Heart Disease :: New heart disease guidelines could save 7000 lives
More than 7,000 deaths and 27,000 cardiovascular events, such as heart attacks, can be avoided over the next five years by modernising the prevention and treatment of coronary heart disease (CHD), the Scottish Intercollegiate Guidelines Network (SIGN) said.
CHD ? a disease of the heart and coronary arteries caused by a build-up of fatty materials in the arteries – is the leading cause of death in Scotland with more than 10,000 people dying of the condition in 2005/6 (source: ISD Scotland). Significant progress in reducing the number of deaths has, however, been made in recent years with a fall of almost 30 per cent since 1996, in part due to the implementation of previous SIGN CHD guidelines.
Factors that increase the risk of cardiovascular disease (CVD) – include smoking, poor diet, lack of exercise and alcohol consumption. The new guidelines from SIGN, part of NHS Quality Improvement Scotland (NHS QIS), examine the latest scientific evidence and make detailed recommendations that will improve the prevention, management and treatment of the condition.
The guidelines? key recommendations on prevention include:
– everyone over 40 years old in Scotland should be assessed for risk of CHD (and stroke) at least every five years. However, the guidelines note that NHSScotland is developing a new risk assessment tool, (derived from Scottish data) that will include family history, detailed smoking habit, and social deprivation as additional risk factors
– lifestyle advice, should be given to everyone at such assessments
– more people should be considered for statin drugs to reduce cholesterol levels before they have an event (including people with a risk of CHD or stroke of 20 per cent or more over 10 years, rather than the previous recommendation of 30 percent or more for CHD alone), as well as low-dose aspirin which reduces the risk of blood clots.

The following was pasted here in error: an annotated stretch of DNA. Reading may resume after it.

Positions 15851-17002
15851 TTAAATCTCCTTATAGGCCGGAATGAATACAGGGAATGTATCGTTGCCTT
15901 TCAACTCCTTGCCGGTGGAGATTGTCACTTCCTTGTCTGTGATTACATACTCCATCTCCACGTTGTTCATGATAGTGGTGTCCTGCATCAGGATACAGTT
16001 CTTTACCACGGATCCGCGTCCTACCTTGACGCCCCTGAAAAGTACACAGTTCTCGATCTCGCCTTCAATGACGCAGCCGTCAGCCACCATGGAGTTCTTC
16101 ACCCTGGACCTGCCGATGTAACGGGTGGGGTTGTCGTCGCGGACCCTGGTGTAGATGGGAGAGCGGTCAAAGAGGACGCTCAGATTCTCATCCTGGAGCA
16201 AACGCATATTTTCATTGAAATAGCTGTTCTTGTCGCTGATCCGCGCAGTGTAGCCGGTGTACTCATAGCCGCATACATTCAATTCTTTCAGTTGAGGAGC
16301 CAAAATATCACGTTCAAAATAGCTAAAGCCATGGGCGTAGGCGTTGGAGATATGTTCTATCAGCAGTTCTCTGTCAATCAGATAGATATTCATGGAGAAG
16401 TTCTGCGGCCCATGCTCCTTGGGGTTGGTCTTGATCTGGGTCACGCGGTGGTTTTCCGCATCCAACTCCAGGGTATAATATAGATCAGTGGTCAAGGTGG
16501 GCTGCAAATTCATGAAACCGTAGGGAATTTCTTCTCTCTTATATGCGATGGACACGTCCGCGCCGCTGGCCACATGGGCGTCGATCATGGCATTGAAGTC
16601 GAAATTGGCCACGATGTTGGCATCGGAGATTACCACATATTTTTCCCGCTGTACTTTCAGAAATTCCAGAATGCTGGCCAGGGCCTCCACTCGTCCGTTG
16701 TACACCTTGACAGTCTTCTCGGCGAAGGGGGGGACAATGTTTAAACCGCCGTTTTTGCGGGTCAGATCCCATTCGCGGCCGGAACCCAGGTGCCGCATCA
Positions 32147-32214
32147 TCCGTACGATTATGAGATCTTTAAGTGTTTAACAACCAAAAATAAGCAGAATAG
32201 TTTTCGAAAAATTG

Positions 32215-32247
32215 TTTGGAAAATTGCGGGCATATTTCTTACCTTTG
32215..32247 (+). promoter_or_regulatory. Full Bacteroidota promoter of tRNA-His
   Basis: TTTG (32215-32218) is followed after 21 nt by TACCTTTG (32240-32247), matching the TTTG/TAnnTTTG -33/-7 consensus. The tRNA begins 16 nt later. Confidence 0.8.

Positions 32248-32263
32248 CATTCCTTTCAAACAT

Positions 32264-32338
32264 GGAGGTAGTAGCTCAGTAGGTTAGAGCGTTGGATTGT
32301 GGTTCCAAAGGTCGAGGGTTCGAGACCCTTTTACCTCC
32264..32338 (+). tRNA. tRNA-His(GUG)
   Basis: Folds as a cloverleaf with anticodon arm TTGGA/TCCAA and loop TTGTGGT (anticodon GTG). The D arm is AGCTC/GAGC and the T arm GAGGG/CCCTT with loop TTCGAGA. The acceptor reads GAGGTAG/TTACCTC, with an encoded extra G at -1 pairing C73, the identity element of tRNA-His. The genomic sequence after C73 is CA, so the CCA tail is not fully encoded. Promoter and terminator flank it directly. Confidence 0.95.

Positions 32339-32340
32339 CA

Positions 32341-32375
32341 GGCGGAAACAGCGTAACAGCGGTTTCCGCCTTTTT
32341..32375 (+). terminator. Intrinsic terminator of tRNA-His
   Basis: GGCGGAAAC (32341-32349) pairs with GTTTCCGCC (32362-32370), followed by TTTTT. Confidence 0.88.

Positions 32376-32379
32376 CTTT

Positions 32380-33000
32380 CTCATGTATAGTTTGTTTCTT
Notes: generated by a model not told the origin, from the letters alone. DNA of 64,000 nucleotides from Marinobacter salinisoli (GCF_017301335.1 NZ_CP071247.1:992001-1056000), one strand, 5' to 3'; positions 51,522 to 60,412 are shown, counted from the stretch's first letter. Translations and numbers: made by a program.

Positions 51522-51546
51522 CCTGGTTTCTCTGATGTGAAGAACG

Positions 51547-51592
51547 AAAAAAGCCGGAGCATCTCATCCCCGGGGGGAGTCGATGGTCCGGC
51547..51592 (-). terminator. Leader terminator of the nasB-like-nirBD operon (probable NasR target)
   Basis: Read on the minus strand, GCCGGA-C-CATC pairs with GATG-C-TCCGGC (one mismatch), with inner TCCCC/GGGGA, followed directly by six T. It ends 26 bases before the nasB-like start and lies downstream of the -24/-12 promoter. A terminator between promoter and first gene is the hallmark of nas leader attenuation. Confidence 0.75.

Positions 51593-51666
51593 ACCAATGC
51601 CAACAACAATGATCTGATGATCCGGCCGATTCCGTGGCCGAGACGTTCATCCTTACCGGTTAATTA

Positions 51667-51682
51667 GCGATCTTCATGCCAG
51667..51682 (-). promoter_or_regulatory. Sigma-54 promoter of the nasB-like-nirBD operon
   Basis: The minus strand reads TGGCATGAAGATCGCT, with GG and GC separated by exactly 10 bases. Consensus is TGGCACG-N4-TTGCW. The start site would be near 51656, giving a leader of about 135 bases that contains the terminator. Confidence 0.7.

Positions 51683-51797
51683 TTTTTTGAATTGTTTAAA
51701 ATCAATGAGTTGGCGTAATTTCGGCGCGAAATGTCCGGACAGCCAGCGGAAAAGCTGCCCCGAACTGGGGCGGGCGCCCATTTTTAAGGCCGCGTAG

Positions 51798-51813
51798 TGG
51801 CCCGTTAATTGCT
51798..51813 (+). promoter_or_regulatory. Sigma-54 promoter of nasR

The guidelines? key recommendations on treatment include:
– patients with the most serious type of heart attack (ST elevation acute coronary syndrome) should be admitted to a regional cardiac intervention laboratory to remove the causal blood clot and narrowed artery (angioplasty) and implant a stent (a small porous mesh) to keep the artery open. If this is not possible within 90 minutes of diagnosis, they should rapidly receive the most effective clot-busting drugs (thrombolytics).
– high risk patients with non-ST elevation acute coronary syndrome should receive early angiography (heart X-rays) and be evaluated for possible angioplasty and stenting.
– more patients with arrhythmias and heart failure should receive implantable cardiac defibrillators (ICDs) and cardiac resynchronisation therapy (CRT), to reduce the risk of sudden death.
– discharge arrangements for patients hospitalised with heart failure should be improved, to augment the existing primary care services.